Airlines, the travel sector and restaurants are some of the many industries that have been hit by the pandemic.
Kala Narayanan, owner and founder of EUROJETS Canada Inc., said sales have dropped to “next to nothing.”
“It has been zero sales literally from March,” she said.
But others, including real estate, insurance and information technology are booming.
“We have exceeded last year’s numbers,” said Charles Park, a GTA manager and broker at RE/MAX West Realty Inc. “The business is up by 24.3 per cent compared to last year.”
Park said the residential real estate industry is doing very well. In November 2019, almost 7,000 properties were sold at an average price of almost $845,000. This November, almost 9,000 properties were sold at an average price of about $955,000.
The Toronto Regional Real Estate Board reported in October there were 2,118 more homes sold than in October 2019. It isn’t the only board to report a better year. The Oakville, Milton and District Real Estate Board showed a 154 per cent increase in sales in November than the previous year.
However, there are winners and losers within industries, Park said. In real estate, condominium markets are suffering because of lockdowns.
Harsimran Sira, a realtor at SAVEMAXX, said even without open houses new listings are selling with multiple offers.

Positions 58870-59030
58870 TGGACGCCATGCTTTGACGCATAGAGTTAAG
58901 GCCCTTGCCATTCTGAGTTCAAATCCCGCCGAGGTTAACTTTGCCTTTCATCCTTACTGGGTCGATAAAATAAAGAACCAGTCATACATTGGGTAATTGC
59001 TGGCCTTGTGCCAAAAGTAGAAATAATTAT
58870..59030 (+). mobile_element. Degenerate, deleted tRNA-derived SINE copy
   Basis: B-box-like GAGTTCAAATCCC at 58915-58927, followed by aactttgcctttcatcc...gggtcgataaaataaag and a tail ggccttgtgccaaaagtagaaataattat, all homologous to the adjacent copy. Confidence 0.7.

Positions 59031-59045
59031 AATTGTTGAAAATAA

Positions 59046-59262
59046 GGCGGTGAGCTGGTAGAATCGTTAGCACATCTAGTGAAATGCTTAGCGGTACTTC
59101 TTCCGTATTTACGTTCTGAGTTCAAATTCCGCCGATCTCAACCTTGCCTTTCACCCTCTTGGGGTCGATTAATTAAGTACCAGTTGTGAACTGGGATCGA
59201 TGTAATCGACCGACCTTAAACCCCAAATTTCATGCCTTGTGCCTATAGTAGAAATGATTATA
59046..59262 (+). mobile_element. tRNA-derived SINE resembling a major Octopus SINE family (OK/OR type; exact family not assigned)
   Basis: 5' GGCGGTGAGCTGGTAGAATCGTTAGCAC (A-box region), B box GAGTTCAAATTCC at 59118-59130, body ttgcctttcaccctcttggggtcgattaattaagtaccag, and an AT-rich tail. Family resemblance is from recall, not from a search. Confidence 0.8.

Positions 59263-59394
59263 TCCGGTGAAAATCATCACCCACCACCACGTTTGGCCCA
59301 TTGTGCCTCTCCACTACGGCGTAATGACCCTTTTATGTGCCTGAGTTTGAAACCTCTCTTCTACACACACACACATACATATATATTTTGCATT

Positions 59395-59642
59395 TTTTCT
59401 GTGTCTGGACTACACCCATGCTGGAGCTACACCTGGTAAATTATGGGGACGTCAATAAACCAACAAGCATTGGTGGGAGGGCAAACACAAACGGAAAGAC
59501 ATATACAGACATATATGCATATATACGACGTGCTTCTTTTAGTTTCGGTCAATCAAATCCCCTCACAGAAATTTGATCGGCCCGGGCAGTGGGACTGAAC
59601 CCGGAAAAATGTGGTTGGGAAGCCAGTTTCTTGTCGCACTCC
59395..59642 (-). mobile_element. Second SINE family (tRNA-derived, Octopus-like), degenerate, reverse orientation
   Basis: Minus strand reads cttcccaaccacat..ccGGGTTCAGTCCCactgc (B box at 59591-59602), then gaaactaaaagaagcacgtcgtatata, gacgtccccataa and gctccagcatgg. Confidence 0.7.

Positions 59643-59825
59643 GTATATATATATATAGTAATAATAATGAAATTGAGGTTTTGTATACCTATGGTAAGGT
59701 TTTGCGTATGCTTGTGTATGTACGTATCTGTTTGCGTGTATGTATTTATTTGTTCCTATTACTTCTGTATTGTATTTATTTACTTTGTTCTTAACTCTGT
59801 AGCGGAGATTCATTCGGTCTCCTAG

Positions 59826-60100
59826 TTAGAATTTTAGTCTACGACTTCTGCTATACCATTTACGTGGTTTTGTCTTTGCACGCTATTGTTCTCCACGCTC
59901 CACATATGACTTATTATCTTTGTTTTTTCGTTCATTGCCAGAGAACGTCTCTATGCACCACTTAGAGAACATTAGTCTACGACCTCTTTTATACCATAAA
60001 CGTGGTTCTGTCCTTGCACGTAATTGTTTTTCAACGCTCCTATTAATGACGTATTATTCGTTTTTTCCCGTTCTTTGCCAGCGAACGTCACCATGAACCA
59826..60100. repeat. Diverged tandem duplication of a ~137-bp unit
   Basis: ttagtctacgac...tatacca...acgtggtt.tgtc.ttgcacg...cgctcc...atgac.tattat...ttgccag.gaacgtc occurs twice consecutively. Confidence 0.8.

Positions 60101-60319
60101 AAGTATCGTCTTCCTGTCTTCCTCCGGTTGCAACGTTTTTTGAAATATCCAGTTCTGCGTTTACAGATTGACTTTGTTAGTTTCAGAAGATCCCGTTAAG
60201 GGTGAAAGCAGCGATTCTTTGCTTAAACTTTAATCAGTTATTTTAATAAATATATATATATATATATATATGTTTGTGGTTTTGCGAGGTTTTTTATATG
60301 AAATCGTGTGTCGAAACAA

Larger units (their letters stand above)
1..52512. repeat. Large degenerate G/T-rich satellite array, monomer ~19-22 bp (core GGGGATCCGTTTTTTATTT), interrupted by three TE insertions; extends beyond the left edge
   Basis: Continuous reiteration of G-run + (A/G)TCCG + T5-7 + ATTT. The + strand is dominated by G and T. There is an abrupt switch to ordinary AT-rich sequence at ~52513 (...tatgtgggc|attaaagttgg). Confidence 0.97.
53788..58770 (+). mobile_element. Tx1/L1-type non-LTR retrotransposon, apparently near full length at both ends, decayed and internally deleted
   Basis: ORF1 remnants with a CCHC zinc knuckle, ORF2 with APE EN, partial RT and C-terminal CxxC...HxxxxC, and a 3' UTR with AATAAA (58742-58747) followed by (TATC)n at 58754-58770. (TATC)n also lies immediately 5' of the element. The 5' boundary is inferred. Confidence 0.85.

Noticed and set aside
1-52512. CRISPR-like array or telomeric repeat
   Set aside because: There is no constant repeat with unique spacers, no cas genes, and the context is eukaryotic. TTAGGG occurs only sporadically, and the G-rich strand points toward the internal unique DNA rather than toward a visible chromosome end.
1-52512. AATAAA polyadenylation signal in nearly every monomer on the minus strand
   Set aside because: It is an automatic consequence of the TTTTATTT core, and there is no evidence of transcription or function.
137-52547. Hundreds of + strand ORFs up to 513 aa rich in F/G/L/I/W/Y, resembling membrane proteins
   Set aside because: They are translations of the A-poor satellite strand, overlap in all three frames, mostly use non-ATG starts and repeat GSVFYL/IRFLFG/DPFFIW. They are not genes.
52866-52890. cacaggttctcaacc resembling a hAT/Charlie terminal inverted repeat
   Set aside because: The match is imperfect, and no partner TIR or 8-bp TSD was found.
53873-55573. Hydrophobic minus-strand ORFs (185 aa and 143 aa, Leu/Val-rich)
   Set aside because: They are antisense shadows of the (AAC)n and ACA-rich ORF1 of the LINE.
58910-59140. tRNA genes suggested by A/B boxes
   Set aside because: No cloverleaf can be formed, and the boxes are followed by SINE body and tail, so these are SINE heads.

“When the pandemic started in March, there was a pause, a freeze in the market until June,” he said. “As soon as the lockdown (was) over, people flooded the markets, which brought the value of the homes up by $30,000-to-$40,000.”
He said the boom is based on the usual equation of supply and demand, with fewer homes for sale and low-interest rates on mortgages.
Harmel Johal, a Mississauga realtor at RE/MAX Paramount Realty, said the Bank of Canada has lowered rates which caused a “surge in real estate and mortgage markets.”
Information technology is also going strong despite the pandemic.
Mukund Mishra, a business analyst at Tech Mahindra, said there is increased demand for IT services as more and more people work remotely. For him, that’s been good news.
He has plenty of business and “is working virtually, hence able to spend more time with my family and I also get time to upgrade my skills by enrolling for various programs.”
Sanjeev Malik, an insurance and financial advisor, said the industry has been highly profitable during the pandemic as more people buy life and critical illness insurance. He said there has been a significant increase in policy sales this year compared to 2019.